Food Safety Is Paramount In California Agriculture

Researchers Hone in on Bacteria Genome to Isolate Pathogens

By Laurie Greene, Founding Editor

Food safety is paramount in the specialty crop farm industry; but when a bacterium causes a food safety problem, there is important work to determine the exact fingerprint of that bacteria.

Matthew Stasiewicz, assistant professor of applied food microbiology in the area of food safety at the University of Illinois at Urbana-Champaign, Department of Food Science & Human Nutrition, said it’s important to determine the genome of these bacteria that are causing problems.

“The biggest thing that has happened in the field of food safety is that the U.S. government has committed to using whole genome sequencing as a primary public health surveillance tool. So, if you have a foodborne disease and go to a doctor, and they isolate that organism, it will go into a nationwide database—now international database—that can link that organism’s genome sequence to whatever else shows up in the database. So, at the same time, if pathogens are isolated from foods potentially as part of an outbreak, those sequences can be [entered into the database] and [experts can] gather information from food sources as well as clinical patients. And that’s just a major tool.”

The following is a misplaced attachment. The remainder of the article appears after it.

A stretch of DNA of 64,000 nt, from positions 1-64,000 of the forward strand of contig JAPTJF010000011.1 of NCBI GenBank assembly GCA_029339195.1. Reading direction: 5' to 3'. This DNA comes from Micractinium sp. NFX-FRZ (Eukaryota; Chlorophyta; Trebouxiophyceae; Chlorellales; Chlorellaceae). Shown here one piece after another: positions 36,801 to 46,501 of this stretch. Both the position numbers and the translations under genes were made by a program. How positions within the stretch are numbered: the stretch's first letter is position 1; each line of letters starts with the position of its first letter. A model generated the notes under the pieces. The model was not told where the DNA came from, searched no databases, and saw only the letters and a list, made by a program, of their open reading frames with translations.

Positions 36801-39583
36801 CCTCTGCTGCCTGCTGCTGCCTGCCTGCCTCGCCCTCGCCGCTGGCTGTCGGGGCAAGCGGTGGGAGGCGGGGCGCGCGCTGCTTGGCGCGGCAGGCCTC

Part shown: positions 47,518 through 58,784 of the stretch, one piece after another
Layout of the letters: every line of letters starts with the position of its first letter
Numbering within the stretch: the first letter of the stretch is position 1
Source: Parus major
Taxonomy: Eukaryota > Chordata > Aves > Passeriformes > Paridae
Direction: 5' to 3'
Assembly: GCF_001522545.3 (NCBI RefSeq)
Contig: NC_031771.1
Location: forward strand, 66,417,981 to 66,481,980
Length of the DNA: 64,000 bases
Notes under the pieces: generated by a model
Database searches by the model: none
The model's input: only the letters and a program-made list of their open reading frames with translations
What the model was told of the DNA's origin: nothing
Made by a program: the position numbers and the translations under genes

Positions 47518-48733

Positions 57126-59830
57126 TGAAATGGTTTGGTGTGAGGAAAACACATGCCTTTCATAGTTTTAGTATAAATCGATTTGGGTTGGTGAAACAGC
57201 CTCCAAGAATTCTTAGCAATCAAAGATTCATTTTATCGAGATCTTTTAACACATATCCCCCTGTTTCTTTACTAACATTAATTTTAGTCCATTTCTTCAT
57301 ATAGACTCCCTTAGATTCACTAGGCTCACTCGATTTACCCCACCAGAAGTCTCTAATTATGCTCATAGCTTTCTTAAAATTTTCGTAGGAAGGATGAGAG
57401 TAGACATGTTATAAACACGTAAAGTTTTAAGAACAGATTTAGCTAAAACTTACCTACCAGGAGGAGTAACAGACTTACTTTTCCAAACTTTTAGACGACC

Stasiewicz said the genome is important because we need to know the true source of that bacteria. “The pathogens that can make you sick can be distributed in the environment.

So just because you potentially got sick from eating food and maybe you got an E.coli O157:H7 infection in your hometown, even if someone else two towns away got the same infection with E.coli O157:H7, we don’t know if that’s related, even if you potentially ate the same food,” Stasiewicz said. “That could come from the soil in your town, your local grower, a local grower somewhere else, or from a common source, common grower, or common packer, and gotten you both sick. This genome sequence information allows us to make those links much more clearly.”

Stasiewicz said this is an important pioneering effort to reduce food safety illnesses. “Importantly, from the food standpoint,” Stasiewicz said, “we want that information so we can find that and eliminate it. No food processor wants to make anyone sick. No grower wants to make anyone sick. So, we need to identify those concerns.”